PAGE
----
The Business Software Alliance usually targets small to mid-size companies.
Southlake, Texas (PRWEB) November 30, 2012
Texas-based intellectual property and technology law firm Scott & Scott, LLP, reports that BSA | The Software Alliance has been running multiple ads on Chicago radio stations offering informants, usually disgruntled employees, potential cash rewards for anonymous software piracy tips. According to media research firm, Adscope™, Chicago had the fifth highest number of radio spots nationwide of three monitored campaigns.
BSA | The Software Alliance, a global software industry trade association owned and funded by big name companies, including Microsoft, Adobe, Symantec, and Autodesk, conducts copyright enforcement actions on behalf of its members.
“In my opinion, the informant often is the same person responsible for software compliance at the company they are reporting”, said Robert J. Scott, Managing Partner of Scott & Scott, LLP. That fact, coupled with the promise not to disclose the informant’s identity leads the Texas-based intellectual property and technology law firm to believe that the BSA is incentivizing non-compliance to generate revenue in a time that software sales are declining, and significantly damages the organizations credibility.
Generally, the BSA targets small to mid-size companies. “Companies that think they are “too big” or “too small” to hear from the Business Software Alliance are mistaken. Our firm has defended more than 300 companies across the U.S. and Canada against allegations of software piracy. Clients have ranged from a one person lumber shop in South Dakota to companies with thousands of employees”, continued Scott. Software license compliance can cost large enterprises millions of dollars, smaller enterprises often face even greater costs as a percentage of revenue.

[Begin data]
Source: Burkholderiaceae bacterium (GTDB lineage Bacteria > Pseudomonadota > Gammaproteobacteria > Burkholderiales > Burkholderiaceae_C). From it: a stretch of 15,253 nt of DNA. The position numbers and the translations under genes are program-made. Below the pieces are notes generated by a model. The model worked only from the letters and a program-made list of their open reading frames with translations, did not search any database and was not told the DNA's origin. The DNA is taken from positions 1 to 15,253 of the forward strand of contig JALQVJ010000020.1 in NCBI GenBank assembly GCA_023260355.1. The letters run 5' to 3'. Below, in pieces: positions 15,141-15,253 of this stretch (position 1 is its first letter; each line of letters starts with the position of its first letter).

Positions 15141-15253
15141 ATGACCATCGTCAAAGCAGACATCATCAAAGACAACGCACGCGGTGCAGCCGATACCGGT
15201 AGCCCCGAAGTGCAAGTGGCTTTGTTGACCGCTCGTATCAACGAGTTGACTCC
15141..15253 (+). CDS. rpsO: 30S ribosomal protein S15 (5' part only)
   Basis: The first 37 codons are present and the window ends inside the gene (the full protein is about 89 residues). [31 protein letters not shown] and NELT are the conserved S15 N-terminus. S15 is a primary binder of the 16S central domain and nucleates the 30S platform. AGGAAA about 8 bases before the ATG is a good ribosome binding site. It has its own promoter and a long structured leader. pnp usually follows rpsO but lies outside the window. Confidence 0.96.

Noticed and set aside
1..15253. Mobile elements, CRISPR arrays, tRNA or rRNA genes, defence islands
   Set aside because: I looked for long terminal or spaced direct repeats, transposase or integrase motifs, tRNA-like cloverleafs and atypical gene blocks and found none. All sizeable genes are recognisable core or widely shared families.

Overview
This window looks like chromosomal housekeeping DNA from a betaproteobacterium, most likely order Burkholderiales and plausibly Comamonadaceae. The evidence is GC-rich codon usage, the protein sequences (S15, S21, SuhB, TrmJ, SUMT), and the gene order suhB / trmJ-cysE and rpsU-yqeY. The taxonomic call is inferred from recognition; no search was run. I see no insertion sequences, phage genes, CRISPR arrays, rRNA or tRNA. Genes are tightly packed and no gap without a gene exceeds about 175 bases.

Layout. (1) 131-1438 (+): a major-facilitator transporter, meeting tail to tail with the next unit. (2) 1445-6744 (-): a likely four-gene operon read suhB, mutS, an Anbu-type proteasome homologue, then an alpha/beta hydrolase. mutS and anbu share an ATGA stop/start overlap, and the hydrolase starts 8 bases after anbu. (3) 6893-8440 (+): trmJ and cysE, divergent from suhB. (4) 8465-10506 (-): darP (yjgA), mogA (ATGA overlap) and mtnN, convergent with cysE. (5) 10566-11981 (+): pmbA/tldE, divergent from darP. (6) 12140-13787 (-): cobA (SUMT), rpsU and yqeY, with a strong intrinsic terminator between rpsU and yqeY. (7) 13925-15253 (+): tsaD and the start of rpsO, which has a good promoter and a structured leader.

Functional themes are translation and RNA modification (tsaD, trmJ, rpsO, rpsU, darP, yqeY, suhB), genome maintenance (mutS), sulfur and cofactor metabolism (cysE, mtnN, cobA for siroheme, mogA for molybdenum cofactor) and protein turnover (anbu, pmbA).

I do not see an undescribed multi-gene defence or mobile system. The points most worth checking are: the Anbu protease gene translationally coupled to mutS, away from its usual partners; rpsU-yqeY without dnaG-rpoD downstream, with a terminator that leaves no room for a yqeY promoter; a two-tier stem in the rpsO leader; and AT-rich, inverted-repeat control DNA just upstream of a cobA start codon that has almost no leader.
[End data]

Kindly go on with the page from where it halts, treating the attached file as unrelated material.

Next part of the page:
The Business Software Alliance usually initiates an investigation after it receives a confidential report of unauthorized software use. Targeted companies are contacted by the BSA’s attorneys, who request that the company conduct a self audit and report the results. Companies targeted for audit are not required to cooperate with trade associations or publishers, but resolution without litigation is highly unlikely unless the target company agrees to participate in a voluntary audit. “We usually recommend cooperation and not litigation”, said Scott.
Chicago companies should avoid these two common mistakes when they receive a BSA letter:
(a) Purchase additional software.
The date of the first letter is the “effective date” and they will not generally credit any licenses purchased after that date.
(b) Use of an inadequate tool to conduct the audit.
The BSA often suggests a number of tools to assist with a self-audit, many available for little or no licensing fee, making them appear to be attractive alternatives. Because software tools are not sophisticated enough to discern between free trial software or remnants from previous installations and full installations, it can result in significant consequences. Before submitting any information, look for any mistakes in the audit results to ensure that the report reflects what was installed as of the effective date of the audit.
Additional helpful information can be found at http://www.bsadefense.com/main/about-the-business-software-alliance-bsa-faq.aspx.
About Scott & Scott, LLP (http://www.scottandscottllp.com) (http://www.softwareaudit.com) (http://www.bsadefense.com) is a leading law and technology services firm representing businesses in matters involving software licensing. Scott & Scott’s legal and technology professionals provide software audit defense and software compliance solutions, all protected by attorney-client and work-product privileges.
Robert Scott, a recognized expert on software compliance and defense, is available for interviews.